There are multiple reasons for that. Price range, quality and client expectations all get in your way. For some businesses, such as coffee shops, quality content might be easy to obtain. But if you’re working with someone selling building materials or medical equipment, average writers might not have the expertise to do it.

Then there’s also the issue of them not having a business of their own, which makes it harder to collaborate with them legally, at least here in Romania. The ones who do have businesses are either agencies with a lot of low quality content, or professionals with extremely high prices.

If your strategy is mostly based on content and you can call yourself a content marketer, then sooner or later you’ll need some writers. It’s better to start looking for them sooner.

Ideally, the client should write the content. They know their niche best. However, we know that’s not always possible. This takes us to the next lesson.

4. You Have to Leverage Your Work by Training Owners & Their Employees

Try to get as much information from the client as possible. They know their niche best. They know the clients’ possible needs and they know their products.

Firstly, try to get them to write the content if they have the time. A corporation owner won’t have time, but a small business owner might get the occasional weekend off and can squeeze 2 hours of high quality content writing.

Even if they don’t do the entire article, once you have your keyword research and content gap analysis done and have chosen a couple of topics, at least get the owners to outline key points which should be covered and provide inspiration sources for the writer.

You should always work with your clients to build an SEO opportunity seeking culture within their company.

Do they have employees who upload products on the site? Make sure they know how to do it from an SEO point of view.

Do they often go to conferences or meetings? Make sure they always seek a backlink opportunity with their acquaintances. What blogger friends do they have that could help with a campaign?

Remember though: make it clear that everything must pass through your approval before it gets implemented. They shouldn’t start any spammy link building and then blame you for bad SEO results.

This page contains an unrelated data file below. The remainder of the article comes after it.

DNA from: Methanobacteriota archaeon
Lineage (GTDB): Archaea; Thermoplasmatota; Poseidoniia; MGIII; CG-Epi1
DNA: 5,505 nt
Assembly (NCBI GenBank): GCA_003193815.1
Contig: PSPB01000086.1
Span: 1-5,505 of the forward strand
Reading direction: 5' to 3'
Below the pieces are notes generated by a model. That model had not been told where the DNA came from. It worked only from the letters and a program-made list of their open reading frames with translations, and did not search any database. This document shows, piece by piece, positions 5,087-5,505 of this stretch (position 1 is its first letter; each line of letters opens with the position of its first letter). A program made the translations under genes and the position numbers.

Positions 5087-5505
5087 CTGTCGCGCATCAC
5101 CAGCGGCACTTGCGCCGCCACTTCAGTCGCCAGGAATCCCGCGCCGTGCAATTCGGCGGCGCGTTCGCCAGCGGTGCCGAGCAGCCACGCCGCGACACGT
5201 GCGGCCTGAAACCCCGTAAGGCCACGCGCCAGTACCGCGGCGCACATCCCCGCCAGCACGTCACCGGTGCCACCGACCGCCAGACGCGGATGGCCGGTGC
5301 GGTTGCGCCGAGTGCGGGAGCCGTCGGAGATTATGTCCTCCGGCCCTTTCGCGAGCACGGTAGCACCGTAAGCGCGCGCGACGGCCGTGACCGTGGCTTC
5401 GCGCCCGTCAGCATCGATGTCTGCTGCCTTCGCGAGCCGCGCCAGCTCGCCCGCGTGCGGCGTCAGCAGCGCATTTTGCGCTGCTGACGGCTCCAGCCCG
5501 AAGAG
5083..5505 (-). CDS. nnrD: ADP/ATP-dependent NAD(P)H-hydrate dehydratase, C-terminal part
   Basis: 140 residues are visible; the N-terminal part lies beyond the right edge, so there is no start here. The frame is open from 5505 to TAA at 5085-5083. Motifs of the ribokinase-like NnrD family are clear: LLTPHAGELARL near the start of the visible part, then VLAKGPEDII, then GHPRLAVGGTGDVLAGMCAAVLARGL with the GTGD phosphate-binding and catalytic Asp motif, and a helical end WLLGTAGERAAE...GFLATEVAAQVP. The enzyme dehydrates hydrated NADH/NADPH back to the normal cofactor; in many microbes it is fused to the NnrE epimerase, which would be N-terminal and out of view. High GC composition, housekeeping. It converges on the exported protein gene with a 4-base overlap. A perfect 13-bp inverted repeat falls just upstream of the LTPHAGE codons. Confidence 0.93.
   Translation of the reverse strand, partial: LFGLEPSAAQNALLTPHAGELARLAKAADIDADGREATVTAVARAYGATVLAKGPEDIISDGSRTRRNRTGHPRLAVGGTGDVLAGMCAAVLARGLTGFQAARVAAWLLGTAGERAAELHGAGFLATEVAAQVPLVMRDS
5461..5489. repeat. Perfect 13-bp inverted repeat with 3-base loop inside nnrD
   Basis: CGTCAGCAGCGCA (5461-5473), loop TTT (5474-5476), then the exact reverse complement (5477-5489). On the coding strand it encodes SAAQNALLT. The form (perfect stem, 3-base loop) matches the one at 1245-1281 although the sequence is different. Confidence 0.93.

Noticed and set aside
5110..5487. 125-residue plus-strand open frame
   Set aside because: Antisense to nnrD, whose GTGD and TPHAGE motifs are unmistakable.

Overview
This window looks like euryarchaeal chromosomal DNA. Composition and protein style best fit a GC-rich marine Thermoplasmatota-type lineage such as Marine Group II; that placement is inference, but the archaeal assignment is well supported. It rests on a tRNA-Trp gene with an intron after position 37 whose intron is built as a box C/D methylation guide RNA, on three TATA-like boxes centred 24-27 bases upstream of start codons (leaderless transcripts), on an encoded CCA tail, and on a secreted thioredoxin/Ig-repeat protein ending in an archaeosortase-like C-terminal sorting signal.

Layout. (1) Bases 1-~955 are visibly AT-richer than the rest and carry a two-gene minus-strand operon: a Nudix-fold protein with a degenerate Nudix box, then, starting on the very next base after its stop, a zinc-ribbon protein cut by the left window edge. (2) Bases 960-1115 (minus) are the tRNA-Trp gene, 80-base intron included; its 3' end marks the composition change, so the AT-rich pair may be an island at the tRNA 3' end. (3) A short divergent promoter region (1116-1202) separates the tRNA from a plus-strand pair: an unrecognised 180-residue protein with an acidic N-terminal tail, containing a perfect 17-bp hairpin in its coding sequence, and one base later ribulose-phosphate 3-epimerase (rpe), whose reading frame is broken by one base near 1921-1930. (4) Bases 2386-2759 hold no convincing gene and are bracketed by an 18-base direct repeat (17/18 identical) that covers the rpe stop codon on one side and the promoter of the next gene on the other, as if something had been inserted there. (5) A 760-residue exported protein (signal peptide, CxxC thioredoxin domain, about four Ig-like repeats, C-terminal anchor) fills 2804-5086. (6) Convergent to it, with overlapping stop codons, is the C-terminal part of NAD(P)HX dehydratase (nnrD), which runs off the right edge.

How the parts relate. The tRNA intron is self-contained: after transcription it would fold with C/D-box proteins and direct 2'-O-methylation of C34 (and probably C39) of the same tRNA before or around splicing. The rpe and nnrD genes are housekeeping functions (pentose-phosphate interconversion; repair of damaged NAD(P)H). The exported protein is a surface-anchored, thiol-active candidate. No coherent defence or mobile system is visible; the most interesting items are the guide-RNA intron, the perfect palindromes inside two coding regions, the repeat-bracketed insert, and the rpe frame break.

5. Don’t Rely On Clients Delivering

Although it’s great that your clients accept to help you by providing all the information you have requested, don’t rely on them delivering it, at least not on time.

Make sure they are making progress on their task from time to time, if it’s a bigger one. If you talk on Monday that they will give you the list of employees to add on the site by Friday, call them on Wednesday and remind them that you’ll need the information on Friday.

If possible, set up a meeting and get all your questions ready to be answered right then, right there.

6. Avoid Taking Clients That Don’t Fit You!

Many requests can come from sketchy businesses or websites. Once someone wrote to me:

Client: “Hey, my website was hit by a Google Penalty after the recent Google Update and I can’t figure out why. Can you help me?”

Me: “Sure. What’s the website?

Client: “www.piratedmovies2019.com”

Me: “I think I already have an idea…”

Many other requests I get are for video chat websites, porn sites, loans and other barely legal or sketchy niches. However, the truth is that the niche doesn’t really matter. And it’s not up to me to tell you what your moral boundaries are.

However, I’ll tell you this: Those sketchy niches… are HARD. Not because the competition is good, but because it’s bad. Literally bad. More like EVIL.

Why? Because the earnings are big. And, although you can make good money there as an SEO, prepare for a heck of a ride. Competitors prefer to blow into your candle instead of making their own shine brighter. This means you’ll deal with SPAM, negative SEO attacks, DDoS and whatever other Black Hat SEO stuff you can think of.

But this doesn’t just stop at the type of website or business they’re running.

Are they asking you to create videos for them? If you can’t outsource and profit from it, decline! Do they want graphic design? Do not purchase a Photoshop course! Decline. Outsource. Focus on search engine optimization.

Then there are the people. How’s the client as a person? Too pushy and you don’t like pushy persons? Decline.

I once met a client who was disappointed with his previous SEO providers. I asked him whom he worked with previously and his answer was “everyone”. Kinda’ made me feel the problem was with him and not everyone else so… wanna guess what I did? Yeah… that’s right. I said no.

I once declined optimizing a butcher’s website because I don’t like it when animals get slaughtered. It would’ve made me feel bad so I just refused it, although it probably had a good pay.

Taking a client you don’t really like or don’t feel comfortable with will make you feel less motivated. This might end up in you delivering poor results and you don’t want that to happen. On the long run, you’ll feel better and less stressed and you might even end up making more money.

I know it might be hard, but it’s a good idea to learn to say no. Early.

7. Perfectionism Holds You Back. Don’t Be Afraid to Fail

Unfortunately for me, I’m a perfectionist. Although I’m not speaking from experience (I can’t say I’ve actually failed really bad so far), I can say this: I probably didn’t try hard enough.